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Seven local schools on state's 'Focus' list

ATLANTA -- A report released Tuesday by the state department of education identified 156 educational facilities as Focus Schools under its new accountability system.

Seven of the schools are in the Gwinnett County Public Schools district. Those listed include Norcross High, Sweetwater Middle, Rosebud Elementary, Berkmar High, Lilburn Middle, Central Gwinnett High and Summerour Middle.

The labels of Priority Schools, Focus Schools, Alert Schools and Reward Schools will replace the designations used in the federal No Child Left Behind initiative. President Barack Obama granted waivers for the federal mandates in February.

The Focus Schools category is made up of educational facilities which have graduation rates of less than 60-percent over a two-year period and are not identified as priority schools.

The department of education may also name a school to the list if large within-school gaps exist between the highest achieving subgroup and the lowest achieving subgroup. Subgroups can be determined by race, special needs and family income.

Local schools named on the Focus list for less than a 60-percent graduation rate were Norcross, Berkmar and Central Gwinnett. Those listed as Focus Schools for within-school achievement gaps were Sweetwater Middle, Rosebud Elementary, Lilburn Middle and Summerour Middle.

Sloan Roach, district spokesperson with GCPS, said the category of Focus Schools "is an apt description of these schools because while they have accomplished many good things to date, their focus continues to be on closing achievement gaps and helping all children reach their learning potential."

Added Roach: "We will be working with the state to review the data for these seven schools and to determine how we can best support improvement."

The department of education released a separate list on March 12, which named 78 of the state's lowest performing, or Priority Schools, a document that included Gwinnett InterVention Education Center East, Gwinnett InterVention Education Center West and Meadowcreek High School.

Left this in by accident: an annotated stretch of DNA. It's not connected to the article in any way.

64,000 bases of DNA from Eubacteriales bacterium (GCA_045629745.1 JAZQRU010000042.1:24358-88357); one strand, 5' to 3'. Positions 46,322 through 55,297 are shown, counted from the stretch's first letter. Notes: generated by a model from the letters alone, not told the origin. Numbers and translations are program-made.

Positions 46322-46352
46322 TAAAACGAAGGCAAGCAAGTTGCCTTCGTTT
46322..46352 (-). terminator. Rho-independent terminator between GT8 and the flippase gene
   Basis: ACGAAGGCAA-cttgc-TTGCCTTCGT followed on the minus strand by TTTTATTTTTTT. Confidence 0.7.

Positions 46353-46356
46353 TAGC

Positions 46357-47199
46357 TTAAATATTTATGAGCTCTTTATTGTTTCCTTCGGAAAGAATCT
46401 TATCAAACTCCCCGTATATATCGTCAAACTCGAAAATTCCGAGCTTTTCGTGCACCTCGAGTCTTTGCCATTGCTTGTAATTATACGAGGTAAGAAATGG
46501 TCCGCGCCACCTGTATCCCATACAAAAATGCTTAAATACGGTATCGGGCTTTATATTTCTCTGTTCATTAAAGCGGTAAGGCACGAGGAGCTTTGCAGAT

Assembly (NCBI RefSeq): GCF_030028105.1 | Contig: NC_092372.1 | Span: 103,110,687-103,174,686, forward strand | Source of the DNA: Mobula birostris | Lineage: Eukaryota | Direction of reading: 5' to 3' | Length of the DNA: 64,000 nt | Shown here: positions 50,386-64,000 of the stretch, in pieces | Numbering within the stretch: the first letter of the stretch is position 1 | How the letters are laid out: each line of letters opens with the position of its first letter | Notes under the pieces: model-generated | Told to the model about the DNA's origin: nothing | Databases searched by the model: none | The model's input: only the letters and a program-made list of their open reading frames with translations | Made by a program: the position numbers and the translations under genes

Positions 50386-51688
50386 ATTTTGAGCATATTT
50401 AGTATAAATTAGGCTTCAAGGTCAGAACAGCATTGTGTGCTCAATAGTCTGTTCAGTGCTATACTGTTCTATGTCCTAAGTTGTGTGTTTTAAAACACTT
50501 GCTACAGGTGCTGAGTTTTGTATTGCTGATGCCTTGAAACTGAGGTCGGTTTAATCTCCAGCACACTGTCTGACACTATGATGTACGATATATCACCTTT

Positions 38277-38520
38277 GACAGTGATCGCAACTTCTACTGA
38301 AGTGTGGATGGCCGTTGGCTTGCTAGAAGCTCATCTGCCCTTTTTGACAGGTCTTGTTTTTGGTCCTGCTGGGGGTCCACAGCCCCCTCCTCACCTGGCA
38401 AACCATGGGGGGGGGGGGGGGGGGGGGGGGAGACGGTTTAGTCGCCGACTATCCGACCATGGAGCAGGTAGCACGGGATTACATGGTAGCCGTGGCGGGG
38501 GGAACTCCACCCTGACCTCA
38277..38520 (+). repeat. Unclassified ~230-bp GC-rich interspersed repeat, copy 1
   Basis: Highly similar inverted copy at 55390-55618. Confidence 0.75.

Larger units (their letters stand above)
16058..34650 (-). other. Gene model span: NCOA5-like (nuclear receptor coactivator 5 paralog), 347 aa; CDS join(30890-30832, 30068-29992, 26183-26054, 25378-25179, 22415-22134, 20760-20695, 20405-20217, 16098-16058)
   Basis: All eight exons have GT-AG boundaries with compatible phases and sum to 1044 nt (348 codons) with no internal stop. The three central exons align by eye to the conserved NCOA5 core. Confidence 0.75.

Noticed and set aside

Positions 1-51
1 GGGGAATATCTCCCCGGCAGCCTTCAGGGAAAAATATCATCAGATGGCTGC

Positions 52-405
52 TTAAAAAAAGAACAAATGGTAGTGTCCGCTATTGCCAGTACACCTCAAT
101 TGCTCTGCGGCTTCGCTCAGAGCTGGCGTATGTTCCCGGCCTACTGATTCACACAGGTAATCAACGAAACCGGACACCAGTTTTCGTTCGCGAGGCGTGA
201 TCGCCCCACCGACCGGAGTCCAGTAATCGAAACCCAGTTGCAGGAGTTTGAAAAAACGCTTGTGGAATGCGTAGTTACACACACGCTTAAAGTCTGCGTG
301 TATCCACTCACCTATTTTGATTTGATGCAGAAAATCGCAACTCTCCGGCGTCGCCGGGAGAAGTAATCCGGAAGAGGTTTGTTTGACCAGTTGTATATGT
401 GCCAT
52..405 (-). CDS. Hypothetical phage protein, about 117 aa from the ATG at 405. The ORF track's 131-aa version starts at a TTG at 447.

A representative with the state board of education said the 78 facilities were designated as priorities because they were "among the lowest in the state in terms of achievement measures" such as graduation rates and test scores.

Schools once targeted by No Child Left Behind as "needs improvement" will be replaced by the new designations. All designations will be announced by the fall.

Two of the three local schools that made the list are alternative schools which are for students on long-term suspension for disciplinary matters, according to Sloan Roach, spokesperson for Gwinnett County Public Schools.

For more information, visit www.doe.k12.ga.us.

Comments

jamesgriffin 2 years ago

Frank, Thanks for bringing visibility to this story. A follow-up story would be good on these seven schools in Gwinnett: What factors outside the schools are giving these young people problems that affect their success in school? Pregnancy? Drugs? Crime? Some of the neighborhoods feeding these schools are "rough" areas. Many older kids drop out to work, then go on to get a GED. What percentage of kids who don't graduate get their GED later? Merely working on the schools themselves "to improve" is probably not enough. Start by interviewing the police, the principals, parents and kids to see what they think.

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BuzzG 2 years ago

It is time for school vouchers. Let our kids out of this prison known as Gwinnett Public Schools and let them go to good schools.

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micronmike 2 years ago

These kids are live in an area that school is not always put first. High school students need to work to help the family and older elementary and middle need to parent the little ones. GCPS cannot save every child from the reality of the fact that life is not friendly to everyone.

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Sandykin 2 years ago

To further James' thought, when there is a wide gap between the highest achievers and the lowest, it would be insightful to know who the highest achievers were and who the lowest ones were and what factors both inside AND outside school are responsible for the difference.

Being a bit familiar with the demographics of the area, I'd say the effect of a large portion of transient students versus a group of students whose families are more grounded in the community would make a large difference in the academics of the children attending schools.

Also there is a vast difference in the culture of Asian students where education is highly prized and parents are diligent about kids studying, completing homework, etc and other ethnic groups where education does not take anywhere near that kind of priority or they tend to be the product of a single mother working two jobs to support her family and doesn't have the time to invest in her children's education.

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